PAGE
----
FLOOD STORIES

With Cajun Relief and Crowd Relief volunteers taking to the streets of Baton Rouge and surrounding areas in the months following 2016’s tragic flooding, we’ve heard our fair share of stories of loss and suffering. Below are just a few of the tales of misfortune our case worker encountered while working in the field to assess and meet post-disaster needs. More stories, lists of needs and donation links are available in the Flood Victims section of the Crowd Relief web app.

Ms. Janie

Ms. Janie is a survivor. With your help she will survive the flood.

Janie Bridges lives in Clinton, La. The Amite River in Clinton, La., one of the first areas to become ravaged by rising floodwaters, shoving several feet of river sand onto the land. Elevated 10 feet off of the ground, the camp still endured 3 feet of water. She was able to escape by boat. She was on the news as panic set in across SELA.
She is just a few feet away from the river. She moved there to start a new life. She purchased a mobile home, which cracked in half, never being able to move in. She then purchased the camp, elevated 10 feet off of the ground, to start over, yet again. Her strength and independence is admirable, as she was diagnosed with breast cancer in March, then fibroids and cysts.
However, as she returned to her humble 20×12 studio style home on leased land, she began to pick up the pieces and start over again. She lost everything. As everyone else on the river received prompt FEMA assistance, she was DENIED by FEMA and continues to appeal. She received money for her vehicle only. Overwhelmed with stress, feeling defeated for the first time, suffering with health issues and mold setting in, she gets a bladder infection. Yet, throughout this ordeal, she has still helped others despite numerous setbacks.
Funds are dwindling as she is faced with either paying her bills, rebuilding her life or replacing the transmission on her 2006 Nissan Exterra. This beautiful, humble, noble, kindhearted woman needs a hero, an angel or simply a hand up. Will you extend your hand to lift her up?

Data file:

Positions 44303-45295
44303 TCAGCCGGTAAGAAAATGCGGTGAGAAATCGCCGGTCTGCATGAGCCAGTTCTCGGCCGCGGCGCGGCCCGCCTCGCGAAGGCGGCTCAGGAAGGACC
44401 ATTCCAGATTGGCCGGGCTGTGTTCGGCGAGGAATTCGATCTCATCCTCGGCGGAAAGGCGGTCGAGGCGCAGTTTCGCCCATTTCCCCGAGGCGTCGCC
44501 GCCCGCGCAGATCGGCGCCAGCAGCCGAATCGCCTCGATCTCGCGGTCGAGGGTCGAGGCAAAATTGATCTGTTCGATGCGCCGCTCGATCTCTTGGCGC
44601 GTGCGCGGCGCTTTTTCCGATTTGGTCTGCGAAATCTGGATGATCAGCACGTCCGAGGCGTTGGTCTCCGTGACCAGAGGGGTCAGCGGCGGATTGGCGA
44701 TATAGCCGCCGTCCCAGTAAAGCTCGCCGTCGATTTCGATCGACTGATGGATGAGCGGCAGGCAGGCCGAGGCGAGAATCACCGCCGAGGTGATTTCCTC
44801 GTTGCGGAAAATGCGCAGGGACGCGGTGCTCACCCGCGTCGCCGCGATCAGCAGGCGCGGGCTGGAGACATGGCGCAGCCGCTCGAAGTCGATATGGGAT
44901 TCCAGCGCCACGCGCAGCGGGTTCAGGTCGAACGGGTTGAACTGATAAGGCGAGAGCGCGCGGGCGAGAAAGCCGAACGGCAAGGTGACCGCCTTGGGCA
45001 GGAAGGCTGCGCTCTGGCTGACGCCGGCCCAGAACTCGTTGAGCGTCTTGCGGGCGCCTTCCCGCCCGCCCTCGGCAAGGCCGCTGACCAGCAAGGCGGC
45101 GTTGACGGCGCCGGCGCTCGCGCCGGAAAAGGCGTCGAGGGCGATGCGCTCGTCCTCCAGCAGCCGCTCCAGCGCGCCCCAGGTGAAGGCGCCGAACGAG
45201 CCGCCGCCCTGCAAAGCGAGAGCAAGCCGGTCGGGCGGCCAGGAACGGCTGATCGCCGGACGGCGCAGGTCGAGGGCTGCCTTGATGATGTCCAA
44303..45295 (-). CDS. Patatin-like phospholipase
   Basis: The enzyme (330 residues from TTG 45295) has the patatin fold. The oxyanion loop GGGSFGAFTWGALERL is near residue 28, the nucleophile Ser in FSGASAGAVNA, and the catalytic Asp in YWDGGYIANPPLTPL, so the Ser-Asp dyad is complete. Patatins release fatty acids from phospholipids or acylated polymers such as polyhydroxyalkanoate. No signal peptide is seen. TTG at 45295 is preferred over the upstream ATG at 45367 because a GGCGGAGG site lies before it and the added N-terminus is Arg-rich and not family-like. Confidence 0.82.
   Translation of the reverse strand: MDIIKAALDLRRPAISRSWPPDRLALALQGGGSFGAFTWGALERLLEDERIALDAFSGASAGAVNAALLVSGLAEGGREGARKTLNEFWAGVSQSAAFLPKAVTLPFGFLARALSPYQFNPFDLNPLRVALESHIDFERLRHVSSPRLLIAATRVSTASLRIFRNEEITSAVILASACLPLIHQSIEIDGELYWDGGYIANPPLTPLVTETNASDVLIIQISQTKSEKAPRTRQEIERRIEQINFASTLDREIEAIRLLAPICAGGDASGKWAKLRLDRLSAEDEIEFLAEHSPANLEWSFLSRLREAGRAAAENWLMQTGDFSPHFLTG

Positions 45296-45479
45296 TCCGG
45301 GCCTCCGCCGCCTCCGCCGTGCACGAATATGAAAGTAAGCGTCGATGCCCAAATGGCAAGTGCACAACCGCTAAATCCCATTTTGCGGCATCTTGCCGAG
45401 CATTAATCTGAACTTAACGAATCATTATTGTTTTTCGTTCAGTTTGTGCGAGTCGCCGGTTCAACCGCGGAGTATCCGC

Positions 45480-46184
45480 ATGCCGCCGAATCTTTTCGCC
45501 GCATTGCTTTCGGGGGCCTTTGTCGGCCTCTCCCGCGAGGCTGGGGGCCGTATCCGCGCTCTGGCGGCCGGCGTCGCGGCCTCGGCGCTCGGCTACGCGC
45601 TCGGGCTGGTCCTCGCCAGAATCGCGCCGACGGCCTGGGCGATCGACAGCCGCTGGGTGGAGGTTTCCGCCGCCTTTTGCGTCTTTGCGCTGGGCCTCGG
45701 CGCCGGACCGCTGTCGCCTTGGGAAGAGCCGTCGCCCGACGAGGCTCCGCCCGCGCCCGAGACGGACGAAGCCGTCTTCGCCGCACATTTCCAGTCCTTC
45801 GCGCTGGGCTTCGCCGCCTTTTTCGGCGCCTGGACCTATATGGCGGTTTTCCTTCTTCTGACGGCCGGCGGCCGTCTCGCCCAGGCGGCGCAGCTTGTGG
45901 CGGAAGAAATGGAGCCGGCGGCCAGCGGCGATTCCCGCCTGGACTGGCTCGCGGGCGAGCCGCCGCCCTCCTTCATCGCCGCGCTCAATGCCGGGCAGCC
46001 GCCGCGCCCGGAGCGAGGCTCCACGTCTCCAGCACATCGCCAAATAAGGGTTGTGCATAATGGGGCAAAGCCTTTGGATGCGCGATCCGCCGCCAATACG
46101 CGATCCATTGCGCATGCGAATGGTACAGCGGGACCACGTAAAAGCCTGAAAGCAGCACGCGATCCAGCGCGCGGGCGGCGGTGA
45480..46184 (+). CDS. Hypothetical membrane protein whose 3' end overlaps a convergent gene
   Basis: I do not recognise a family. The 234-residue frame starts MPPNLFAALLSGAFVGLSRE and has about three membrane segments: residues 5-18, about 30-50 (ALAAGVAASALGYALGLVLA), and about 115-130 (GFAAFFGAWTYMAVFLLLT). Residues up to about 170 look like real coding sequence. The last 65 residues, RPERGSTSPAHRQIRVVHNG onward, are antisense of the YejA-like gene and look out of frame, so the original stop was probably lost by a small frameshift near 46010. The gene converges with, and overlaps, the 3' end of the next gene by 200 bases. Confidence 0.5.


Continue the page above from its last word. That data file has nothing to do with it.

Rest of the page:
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Edward

Home is Where the Dog Runs Free

Edward “EJ” Lowrance and his wife, Emma, have lived separately since the flood left 18” of water in their mobile home in Ponchatoula. Edward and the couple’s black Lab are living with Edward’s aunt; Emma has returned to family out-of-town as the effects of the flood have been too much for her to endure. The couple has especially grieved the loss of their photos.

Some progress has been made, however, funds have quickly depleted. Their unfinished list includes the replacement of doors, one bathtub, and insulation. In addition, the couple’s furniture and much of their household items need replacing. Edward is discouraged, Emma remains in despair, and even the black Lab is depressed. While Edward determines to maintain his sense of humor, his desire is to return home with his wife where they can continue life together and their black Lab can roam free on their two acres of property.

The support of family and community has proved to be lifelines for the Lowrances. A little goes a long way with the help of others. You can help by purchasing one of the items listed. Your support is a compassionate endeavor in the reuniting of this couple and their dog and their return home.

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Peggy

Peggy is no stranger to floods. She has survived them twice.

Peggy Riley had been bowling the day the flood was happening. When she came home the water was rising. Before she knew it her car was flooded and then her home. She lost everything and now has mold creeping up her walls to the ceiling.

She went to live with her sister which was over an hour drive from her work. This the second flood she has lived through and has been asking “Why me, again?”. Peggy now has a FEMA trailer, but really wants to have a permanent home. She says someone is worse off and needs the trailer more than she does.

In order to move forward she needs the basics – pots,pans, dishes, bed frame, mattress, bed linens, towels, sofa, end table, lamps and microwave. Clothing- size 16 and Shoes 7 1/2. Lift Peggy up from another flood and help her get a permanent home by generously donating to her.

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